The operations of the proposed scheme are as: First, the bio-sensors related to each body are considered as a group or cluster. For each cluster, a CH is elected according to standard LEACH protocols with little modification of the requirement of WBANs. Itinerary planning between different CHs is established by using a minimum spanning tree (MST) [19]. And then, MA migration is performed, which accomplishes data collection from all CHs. The MA is initiated from a medical server; the medical server may send multiple MAs in parallel or at a different time for data collection in WBANs [4]. Further details of the scheme are given in the below sections.

The proposed model consists of three entity-bodies, as shown in Fig. 2. Each body consists of eight bio-sensors and a CH. CH is further connected through the gateway to the MS. The sensed data from each separated bio-sensors are aggregated and then further routed to the medical server or sink to diagnose and analyse. MA is generated and travel in a specific itinerary visit all CHs whenever real-time data is needed for diagnosis purposes. Efficient DA and data dissemination are very important in WBANs. The following Tab. 1 Names and Notations used in MADA of the proposed scheme's variables. In the next section, the comprehensive steps of the proposed scheme are given.

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Figure 2: Mobile agent-based real-time data aggregation

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3.1.4 Bio-Sensors Clustering and CH Selection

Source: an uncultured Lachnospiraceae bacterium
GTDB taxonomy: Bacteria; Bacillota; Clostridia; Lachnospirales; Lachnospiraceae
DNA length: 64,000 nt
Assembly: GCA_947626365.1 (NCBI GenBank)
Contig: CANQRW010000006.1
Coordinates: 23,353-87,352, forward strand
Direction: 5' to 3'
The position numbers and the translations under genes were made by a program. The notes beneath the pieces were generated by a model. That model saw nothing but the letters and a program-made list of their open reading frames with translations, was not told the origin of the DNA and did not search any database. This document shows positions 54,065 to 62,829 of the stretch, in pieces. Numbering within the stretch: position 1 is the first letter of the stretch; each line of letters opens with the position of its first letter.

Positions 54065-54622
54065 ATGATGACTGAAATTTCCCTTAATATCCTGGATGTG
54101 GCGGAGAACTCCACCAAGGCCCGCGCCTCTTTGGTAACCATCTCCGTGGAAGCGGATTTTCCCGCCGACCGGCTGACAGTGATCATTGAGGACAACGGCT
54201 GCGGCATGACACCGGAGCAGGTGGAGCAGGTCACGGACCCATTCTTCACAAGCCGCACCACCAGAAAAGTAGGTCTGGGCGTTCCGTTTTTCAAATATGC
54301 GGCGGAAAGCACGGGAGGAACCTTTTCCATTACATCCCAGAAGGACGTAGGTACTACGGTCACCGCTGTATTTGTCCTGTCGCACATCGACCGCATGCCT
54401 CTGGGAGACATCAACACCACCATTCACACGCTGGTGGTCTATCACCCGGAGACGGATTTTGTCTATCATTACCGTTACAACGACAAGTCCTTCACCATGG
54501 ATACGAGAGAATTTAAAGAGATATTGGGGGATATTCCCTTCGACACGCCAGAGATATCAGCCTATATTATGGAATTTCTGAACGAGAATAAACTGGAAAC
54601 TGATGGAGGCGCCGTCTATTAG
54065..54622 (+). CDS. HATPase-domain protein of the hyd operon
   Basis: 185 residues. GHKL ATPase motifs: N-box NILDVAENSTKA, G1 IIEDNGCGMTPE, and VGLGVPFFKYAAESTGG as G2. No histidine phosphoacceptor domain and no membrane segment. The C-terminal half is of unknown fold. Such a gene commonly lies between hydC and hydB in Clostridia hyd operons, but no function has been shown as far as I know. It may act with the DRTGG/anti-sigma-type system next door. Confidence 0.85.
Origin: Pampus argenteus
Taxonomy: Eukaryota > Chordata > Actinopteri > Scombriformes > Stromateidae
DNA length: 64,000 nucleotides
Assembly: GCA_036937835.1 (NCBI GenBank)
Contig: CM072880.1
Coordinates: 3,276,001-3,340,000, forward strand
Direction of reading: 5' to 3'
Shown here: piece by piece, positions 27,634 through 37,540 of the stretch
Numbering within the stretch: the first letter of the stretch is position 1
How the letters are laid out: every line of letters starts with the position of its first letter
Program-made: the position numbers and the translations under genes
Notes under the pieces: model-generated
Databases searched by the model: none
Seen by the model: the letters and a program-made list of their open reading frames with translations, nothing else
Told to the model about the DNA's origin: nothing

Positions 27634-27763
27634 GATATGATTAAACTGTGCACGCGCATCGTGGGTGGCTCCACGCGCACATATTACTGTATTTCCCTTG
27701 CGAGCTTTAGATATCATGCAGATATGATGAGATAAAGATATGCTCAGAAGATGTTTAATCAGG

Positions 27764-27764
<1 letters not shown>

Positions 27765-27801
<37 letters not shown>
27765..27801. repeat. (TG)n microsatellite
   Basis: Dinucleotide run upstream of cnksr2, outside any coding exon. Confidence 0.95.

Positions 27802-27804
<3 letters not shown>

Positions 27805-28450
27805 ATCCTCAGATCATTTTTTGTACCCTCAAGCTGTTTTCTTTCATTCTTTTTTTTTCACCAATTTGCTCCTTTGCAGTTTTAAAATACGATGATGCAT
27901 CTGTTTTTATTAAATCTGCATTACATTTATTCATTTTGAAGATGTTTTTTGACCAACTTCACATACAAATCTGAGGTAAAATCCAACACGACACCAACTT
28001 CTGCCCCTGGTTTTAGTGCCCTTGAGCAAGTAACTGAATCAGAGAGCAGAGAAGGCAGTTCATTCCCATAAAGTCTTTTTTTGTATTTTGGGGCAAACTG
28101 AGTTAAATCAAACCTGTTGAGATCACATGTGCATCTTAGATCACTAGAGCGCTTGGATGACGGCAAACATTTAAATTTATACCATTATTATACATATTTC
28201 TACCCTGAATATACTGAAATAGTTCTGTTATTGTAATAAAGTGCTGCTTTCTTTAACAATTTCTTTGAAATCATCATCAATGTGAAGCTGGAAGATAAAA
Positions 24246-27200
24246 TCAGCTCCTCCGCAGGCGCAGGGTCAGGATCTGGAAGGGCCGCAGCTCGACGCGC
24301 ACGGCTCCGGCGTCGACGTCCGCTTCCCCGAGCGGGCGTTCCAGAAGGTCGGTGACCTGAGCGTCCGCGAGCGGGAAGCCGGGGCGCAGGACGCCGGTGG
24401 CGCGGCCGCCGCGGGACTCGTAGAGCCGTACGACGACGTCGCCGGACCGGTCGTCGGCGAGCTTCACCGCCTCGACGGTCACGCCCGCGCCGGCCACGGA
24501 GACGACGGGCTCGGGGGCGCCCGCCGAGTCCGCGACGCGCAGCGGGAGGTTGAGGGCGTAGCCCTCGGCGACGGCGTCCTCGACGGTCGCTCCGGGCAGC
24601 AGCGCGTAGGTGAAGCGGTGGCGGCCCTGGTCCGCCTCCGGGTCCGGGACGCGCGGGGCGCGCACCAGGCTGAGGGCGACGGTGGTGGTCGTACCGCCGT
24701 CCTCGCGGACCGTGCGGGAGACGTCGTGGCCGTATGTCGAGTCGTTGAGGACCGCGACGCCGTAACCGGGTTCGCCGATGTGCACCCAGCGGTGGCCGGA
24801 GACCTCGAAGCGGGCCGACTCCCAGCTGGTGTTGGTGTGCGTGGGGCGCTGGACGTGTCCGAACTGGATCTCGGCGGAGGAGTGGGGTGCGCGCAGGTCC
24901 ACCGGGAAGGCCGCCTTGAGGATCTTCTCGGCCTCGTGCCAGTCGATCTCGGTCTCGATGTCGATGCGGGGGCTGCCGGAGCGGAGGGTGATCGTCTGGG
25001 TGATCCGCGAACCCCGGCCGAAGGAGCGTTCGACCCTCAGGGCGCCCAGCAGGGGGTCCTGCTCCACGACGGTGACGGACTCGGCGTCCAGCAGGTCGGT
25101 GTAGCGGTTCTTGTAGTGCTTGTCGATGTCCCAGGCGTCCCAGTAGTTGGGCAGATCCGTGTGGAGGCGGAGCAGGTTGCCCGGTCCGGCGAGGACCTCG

In this section, the detailed procedure is explained for cluster formation and CH selection in WBAN. All bio-sensors fitted on a single are within the CN range, and their facilitated entity is single. Furthermore, there is trust between all bio-sensors of an entity-body. Therefore, we consider the group of bio-sensors within in single body as a cluster. Similarly, all the bio-sensors of each body within the WBANs are grouped into separate clusters, as shown in Fig. 3.

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Figure 3: Bio-sensors clustering

According to the LEACH protocol, each bio-sensor node had to assign a rank based on the remaining energy and distance to the sink [10]. The highest rank nodes are elected as a CH for a specific interval of time. This process is repeated after some time for all nodes. The group of CHs is planned for the itinerary in the next phase.

3.1.5 Itinerary Planning among CH Nodes

After the cluster formation and CH selection phase, the next phase is to perform the itinerary planning for MA migration amongst the CHs. For this task minimum spanning tree (MST) has been used. The MS has all the information of bio-sensors i.e., nodes position and their respective coordinates. Therefore, the MS can calculate the weight between CHs. For weight calculation between CHs, we used the following equation.

Hxy=d(k1,k)Wmax(1)

Wmax Rmax denotes the maximum transmission range. Let us consider x and y to be the two CHs. In the network, and Hxy is the estimated hop count between x and y CHs. We used the following equation for the weight calculation of the itinerary between any two CHs.

wi=∝Hxy+(1β)(HsxHsy)(2)